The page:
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  • Three PCs.
  • One for openvswitch (with a 4-port ethernet card).
  • Two for hosts.
  • OVS version 1.9


kernel module

insmod datapath/linux/openvswitch.ko

When we load the openvswitch's kernel module, it will register four generic netlink event including datapath, vport, flow and packet.


In the datapath.c, we can see those four generic netlink type.


Take the vport for example, there're four command we can excute via this netlink type. If we want the kernel to create a new port, we can send the vport type netlink with the command OVS_VPORT_CMD_NEW , and the command handler (doit) ovs_vport_cmd_new will be excuted to create the new vport.



ovsdb-server ... ovs-vswitchd --pidfile --detach

  • First, the ovsdb-server will start a database daemon, In addition, there're some user-space tool will work with it, like ove-vsctl, ovs-ofctl..etc.
  • The user-space process ovs-vswitchd play a importmant role about openflow in OpenvSwitch. It will parse the openflow protocol and handle it (you can use the keyword ofproto to find the resource about it)


  • Process openflow messages
  • Manage the datapath (which actually in kernel space)
  • Maintain two flow table (exactly flow & wildcard flow)


Adding bridge

ovs-vsctl add-br br0

When we excute the ovs-vsctl, it will send a command to ovsdb and the DB will store this information. After that, the ovsdb will pass the command to ovs-vswitchd, and the ovs-vswitch send the netlink with datapath type to the kernel. Since we have installed the kernel module before, the datapath will receive the netlink and excute the corresponding command handler. In this case, it will excute ovs_dp_cmd_new. Finally, the datapath will be created and it will be managed by ovs-vswitchd.


  • Maintain one flow table (exactly flow) This study is based on the OVS v1.9
  • Act as the software switch (look up flow, forward the packet)


Adding vports

ovs-vsctl add-port br0 eth1

Like the above discussion about datapath, ovs-vswitchd send the netlink to the kernel. In the command handler ovs_vport_cmd_new.

1.Find the the struct net_device object in the kernel by the user typing interface name (eth1) 2.Modify the receive_handler of that net_device to the OpenvSwitch's packet handler.



ovs-vsctl set-controller br0

  • Set the controller setting and it will be done in ovs-vswitchd.


##In the following example, we use a simple case to explain how the ping works

Target command

hostA ping hostB

We devide the picture into two parts by the red line.

Upper Part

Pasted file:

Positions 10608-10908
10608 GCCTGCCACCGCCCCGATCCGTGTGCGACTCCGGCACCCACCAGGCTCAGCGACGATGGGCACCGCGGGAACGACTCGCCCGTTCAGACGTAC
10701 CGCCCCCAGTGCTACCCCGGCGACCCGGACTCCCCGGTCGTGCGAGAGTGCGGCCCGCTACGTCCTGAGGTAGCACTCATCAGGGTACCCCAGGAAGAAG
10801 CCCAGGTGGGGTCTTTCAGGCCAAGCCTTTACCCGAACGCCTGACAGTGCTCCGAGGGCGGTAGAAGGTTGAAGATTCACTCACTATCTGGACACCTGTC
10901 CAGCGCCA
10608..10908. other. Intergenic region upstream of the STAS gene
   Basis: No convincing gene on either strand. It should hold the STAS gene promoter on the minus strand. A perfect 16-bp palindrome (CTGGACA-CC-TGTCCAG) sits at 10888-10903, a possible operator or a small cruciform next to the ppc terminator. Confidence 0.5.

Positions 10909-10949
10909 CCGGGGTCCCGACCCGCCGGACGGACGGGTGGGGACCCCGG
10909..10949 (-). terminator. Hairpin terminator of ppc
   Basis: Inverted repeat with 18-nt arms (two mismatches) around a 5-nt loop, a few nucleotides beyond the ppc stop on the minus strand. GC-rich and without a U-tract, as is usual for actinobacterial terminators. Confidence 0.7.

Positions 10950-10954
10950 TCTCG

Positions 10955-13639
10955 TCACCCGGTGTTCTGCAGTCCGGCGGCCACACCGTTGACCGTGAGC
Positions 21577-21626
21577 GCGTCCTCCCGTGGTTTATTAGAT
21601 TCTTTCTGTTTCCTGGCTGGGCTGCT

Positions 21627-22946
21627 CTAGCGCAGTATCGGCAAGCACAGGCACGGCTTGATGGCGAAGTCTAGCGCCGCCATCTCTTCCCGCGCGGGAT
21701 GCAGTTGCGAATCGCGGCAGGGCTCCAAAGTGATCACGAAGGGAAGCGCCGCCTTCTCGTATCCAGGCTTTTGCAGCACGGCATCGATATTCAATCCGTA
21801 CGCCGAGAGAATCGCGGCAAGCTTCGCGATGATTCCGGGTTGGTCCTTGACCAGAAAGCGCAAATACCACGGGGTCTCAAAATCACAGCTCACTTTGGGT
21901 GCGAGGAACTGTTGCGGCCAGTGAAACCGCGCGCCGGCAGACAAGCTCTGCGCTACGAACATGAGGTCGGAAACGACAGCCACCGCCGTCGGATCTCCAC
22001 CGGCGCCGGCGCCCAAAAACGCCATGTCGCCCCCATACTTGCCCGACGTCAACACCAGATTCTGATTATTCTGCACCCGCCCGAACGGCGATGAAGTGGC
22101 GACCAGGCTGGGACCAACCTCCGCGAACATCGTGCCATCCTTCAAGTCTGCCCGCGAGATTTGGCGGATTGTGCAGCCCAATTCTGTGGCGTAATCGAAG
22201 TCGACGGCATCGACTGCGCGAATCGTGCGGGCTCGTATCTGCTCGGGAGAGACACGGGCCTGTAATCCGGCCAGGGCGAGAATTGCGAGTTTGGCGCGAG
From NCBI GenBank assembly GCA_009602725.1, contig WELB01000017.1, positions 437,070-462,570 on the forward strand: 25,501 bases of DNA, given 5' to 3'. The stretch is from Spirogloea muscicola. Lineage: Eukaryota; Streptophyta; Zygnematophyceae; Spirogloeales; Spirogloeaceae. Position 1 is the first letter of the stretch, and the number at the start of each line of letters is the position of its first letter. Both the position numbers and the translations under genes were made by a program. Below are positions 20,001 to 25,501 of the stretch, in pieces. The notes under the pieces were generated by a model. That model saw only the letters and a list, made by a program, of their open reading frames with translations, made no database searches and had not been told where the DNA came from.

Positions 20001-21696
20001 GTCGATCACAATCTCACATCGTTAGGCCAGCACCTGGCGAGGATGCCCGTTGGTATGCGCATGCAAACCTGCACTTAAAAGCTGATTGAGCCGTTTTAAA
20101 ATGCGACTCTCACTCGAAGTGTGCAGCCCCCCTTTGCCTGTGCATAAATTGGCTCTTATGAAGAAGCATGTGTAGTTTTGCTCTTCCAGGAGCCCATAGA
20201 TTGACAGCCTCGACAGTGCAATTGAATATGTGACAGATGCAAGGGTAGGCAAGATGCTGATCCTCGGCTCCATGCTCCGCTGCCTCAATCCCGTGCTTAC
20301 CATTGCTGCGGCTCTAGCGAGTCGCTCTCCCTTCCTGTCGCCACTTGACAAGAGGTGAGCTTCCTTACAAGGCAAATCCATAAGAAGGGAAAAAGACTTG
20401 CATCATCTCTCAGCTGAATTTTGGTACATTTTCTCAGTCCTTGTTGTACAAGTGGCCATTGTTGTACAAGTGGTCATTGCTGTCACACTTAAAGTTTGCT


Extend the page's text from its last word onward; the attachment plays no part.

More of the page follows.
• This part show the physical view of thie case.
  • The middle PC has installed the Ubuntu 12.04 and OVS 1.9.
  • The left PC connect to the OVS's nic eth1
  • The right PC connect to the OVS's nic eth2

Lower Part

  • This part show the system view of the switch PC (middle one)
  • We use the dash-line to separate the user-space and kernel-space.


After the OVS receives the ICMP packet from the left PC. What will happen about OVS?


  1. The NIC eth1 receives the ICMP packet.
  2. Call the receive_handler to handler this ICMP packet.
  3. Do flow_lookup, it will look up the flow table maintained by the kernel-space. All the flow entry in this table is exactly flow entry, which means there're no any wildcard. This architecture will speed up the look-up since we don't need to consider the wildcard field. In the OpenvSwtich, it use the struct sw_flow_key to present a exactly flow.
  4. If we find the flow entry in the flow table, excute its flow actiojn.
  5. Otherwise, we need the help from controller. so the datapath.ko will send this flow to the user-space via the f unction upcall (actually, it's a netlink message)

What will happen when the ovs-vswitch receive the flow from the kernel-space.


  • Both exactly matching flow and wildcard matching flow are stored in the user-space (by Openflow protocol).
  • Since the exactly matching has high priority than wildcard matching, we need to lookup the exactly macthing flow table first.
  • Look up the flow entry in the user-space by exactly matching, if we find it, send two netlink message to the kernel (we will discuss these two nelitnkj message later)
  • Otherwise, look up the flow entry by wildcard matching, if we find it, generate a corrsponding exactly flow entry and send two netlink message to the kernel.
  • If we can't find any flow entry in the flow-table, we issue a Packet_In to the controller.

After the kernel-space receive those two netlink message which sending from user-space.

  1. Excute the flow_actiojn about that flow entry.
  2. Insert that exactly mactching flow into the kernel's flow-table. That will create the cache for that connection and crease the processing time for nect packets.



  • There is a limitation about the size of flow table in kernel, it use the cache (exactly macthing) to speed up the look-up.For the recently activity connection, those packets can be handled quickly.
  • The flow-table in the user-space is the same as the what the controller see. It support the wildcard matching. We can reduce the size of flow entries by wildcard matching but it will bring the overhaed for look-up


  1. You can use the ovs-dpctl dump-flows to dump the flow table of kernel-space
  2. This article is based on the OVS v1.9 and the architecture has some change after v1.11